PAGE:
Chapter Nine

Introduction to – Cognitive Pricing

The concept of Mental Accounting is a major factor in the selection of product or service pricing. Professor Richard Thaler of the University of Chicago was first to coin the term, Mental Accounting. He developed the following scenario. An individual called Mr. A is a lucky fellow as he has just won money from two separate lottery tickets, $50.00 on one ticket and $25.00 on the other. Another individual, Mr. B has just one $75.00 on one lottery ticket. From a strictly economic point of view, both of these gentlemen have increased their wealth by $75.00. When individuals in the experiment were asked whom do they think is happier, the overwhelming majority believe Mr. A is happier as he received the good news of a lottery win on two separate occasions. Mr. B, on the other hand, won the lottery only once. People agree that it's better for good news to be spread around. Now consider purchasing three Christmas gifts for your immediate family members. Would you wrap them all in one big box or would you wrap them individually and separate them out? For the most part, in our western culture we would rather separate them out. When news is good, it is natural to want to spread it all around.
What if the news is bad? Mr. A just received two unfavorable letters from two different tax authorities. The United States federal government informed Mr. A that he owes an extra $100.00 on his federal taxes. He also receives notice from the state of Pennsylvania indicating that he owes $50.00 on his state taxes. As a result of these letters, the poor guy has to come up with $150.00 to pay the tax authorities.
Now Mr. B also received some bad news as he learned he owes $150.00 in taxes solely to the federal government. Here again we have two individuals who have both been given the same negative information, each of them owing $150.00. Because Mr. A has received two negative hits, most people polled in the experiment believe that Mr. A will be more adversely affected than Mr. B. This inference reveals that bad news should be integrated together and good news should be spread around.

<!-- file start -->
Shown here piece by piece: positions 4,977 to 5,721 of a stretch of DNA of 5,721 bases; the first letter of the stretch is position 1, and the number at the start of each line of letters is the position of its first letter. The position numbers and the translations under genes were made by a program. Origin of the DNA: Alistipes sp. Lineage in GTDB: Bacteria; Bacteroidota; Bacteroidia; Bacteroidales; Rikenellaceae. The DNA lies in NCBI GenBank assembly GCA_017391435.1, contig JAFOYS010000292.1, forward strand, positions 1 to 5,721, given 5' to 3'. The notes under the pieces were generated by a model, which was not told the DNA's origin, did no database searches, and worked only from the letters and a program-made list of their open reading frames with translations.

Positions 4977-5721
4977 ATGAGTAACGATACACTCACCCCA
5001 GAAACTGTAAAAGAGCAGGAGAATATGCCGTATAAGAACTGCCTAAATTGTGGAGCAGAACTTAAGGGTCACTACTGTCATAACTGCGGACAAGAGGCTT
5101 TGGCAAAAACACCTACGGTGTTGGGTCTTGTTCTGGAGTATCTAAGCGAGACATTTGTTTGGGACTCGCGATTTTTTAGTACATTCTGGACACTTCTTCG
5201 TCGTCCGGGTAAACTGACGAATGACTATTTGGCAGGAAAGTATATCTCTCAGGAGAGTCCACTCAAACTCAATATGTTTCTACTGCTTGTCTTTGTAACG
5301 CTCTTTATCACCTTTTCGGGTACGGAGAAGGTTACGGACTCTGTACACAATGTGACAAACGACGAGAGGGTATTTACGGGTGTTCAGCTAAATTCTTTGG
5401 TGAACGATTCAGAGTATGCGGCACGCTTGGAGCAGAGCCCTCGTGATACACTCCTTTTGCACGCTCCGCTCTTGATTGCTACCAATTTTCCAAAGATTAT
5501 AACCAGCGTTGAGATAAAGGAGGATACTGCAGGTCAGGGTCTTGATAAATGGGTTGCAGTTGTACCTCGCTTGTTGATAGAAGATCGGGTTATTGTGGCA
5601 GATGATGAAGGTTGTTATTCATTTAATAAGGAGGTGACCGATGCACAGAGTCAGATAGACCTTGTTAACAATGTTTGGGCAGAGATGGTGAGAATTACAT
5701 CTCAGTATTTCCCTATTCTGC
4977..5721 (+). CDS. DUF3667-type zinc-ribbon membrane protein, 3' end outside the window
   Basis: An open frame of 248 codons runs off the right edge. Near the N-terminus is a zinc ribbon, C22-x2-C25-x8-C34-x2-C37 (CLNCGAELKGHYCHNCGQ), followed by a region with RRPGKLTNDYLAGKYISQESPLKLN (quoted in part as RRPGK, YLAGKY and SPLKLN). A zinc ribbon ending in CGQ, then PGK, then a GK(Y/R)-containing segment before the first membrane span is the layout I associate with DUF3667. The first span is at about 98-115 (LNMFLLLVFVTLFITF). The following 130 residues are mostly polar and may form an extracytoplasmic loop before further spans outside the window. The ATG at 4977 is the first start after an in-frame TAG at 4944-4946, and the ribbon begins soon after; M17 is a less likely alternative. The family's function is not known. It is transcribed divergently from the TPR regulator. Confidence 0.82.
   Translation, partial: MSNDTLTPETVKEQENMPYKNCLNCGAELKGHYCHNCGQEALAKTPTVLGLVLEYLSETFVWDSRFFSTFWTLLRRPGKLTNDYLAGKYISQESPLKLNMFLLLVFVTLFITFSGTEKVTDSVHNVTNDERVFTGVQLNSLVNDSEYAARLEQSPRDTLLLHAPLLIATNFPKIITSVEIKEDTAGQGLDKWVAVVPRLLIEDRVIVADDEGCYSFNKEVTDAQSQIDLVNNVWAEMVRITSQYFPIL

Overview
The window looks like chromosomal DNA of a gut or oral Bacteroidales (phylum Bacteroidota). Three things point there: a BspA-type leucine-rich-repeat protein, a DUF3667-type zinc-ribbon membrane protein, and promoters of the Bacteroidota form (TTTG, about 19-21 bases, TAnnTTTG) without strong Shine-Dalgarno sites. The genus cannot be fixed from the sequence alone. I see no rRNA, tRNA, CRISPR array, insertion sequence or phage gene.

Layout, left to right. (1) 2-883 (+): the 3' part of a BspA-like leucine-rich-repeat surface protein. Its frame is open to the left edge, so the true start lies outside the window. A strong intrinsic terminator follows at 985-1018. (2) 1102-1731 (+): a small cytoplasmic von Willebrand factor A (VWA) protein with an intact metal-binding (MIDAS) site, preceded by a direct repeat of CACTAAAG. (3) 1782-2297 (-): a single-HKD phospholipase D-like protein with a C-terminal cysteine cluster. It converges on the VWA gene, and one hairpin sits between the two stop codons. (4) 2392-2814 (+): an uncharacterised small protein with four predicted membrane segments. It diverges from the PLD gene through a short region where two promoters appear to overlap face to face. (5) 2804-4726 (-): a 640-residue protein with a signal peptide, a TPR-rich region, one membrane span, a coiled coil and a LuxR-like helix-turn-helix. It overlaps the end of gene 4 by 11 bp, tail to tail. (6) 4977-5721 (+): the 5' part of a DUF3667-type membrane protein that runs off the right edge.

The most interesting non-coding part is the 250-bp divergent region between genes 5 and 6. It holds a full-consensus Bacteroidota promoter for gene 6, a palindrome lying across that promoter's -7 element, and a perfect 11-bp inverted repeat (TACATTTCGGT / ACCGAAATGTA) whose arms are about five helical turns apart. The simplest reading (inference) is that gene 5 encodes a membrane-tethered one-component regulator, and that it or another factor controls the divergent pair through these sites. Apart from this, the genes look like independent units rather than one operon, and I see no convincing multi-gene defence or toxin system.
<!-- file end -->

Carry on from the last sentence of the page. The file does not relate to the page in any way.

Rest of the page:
What does this mean for pricing? Suppose a company charged customers various prices for three or four different items. The company would be better off conveying their price information as one packaged price rather than itemizing each piece. If we think back to the financial crisis, there was an interesting example of this on a grandeur scale. You may recall the federal government of the United States bailed out banks and other institutions to the tune of about $750 billion. That resulted in a lot of negative information at one time. One would think that people would become especially annoyed when they saw that $50 billion was going to this bank, $100 billion to that bank, and so on. A highly detailed listing of negative items results in a disproportionate negative effect. Bad news should be integrated all together.
Mixed news makes it intriguing in terms of pricing. Imagine my friend Amy who prefers to commute here to the Wharton school by bike. For the sake of argument, let's presume that poor Amy's bike is stolen. It's going to cost her $180.00 to replace it. Chris' bike has also been stolen, as it is valued slightly more than Amy's, it will cost him $200.00 to replace. On the way to get lunch in the Huntsman Hall cafe, Chris finds a $20 bill on the ground. Amy is out $180.00, Chris is out $200.00, but now that Chris found $20.00, he's just out $180.00. Well, who's happier?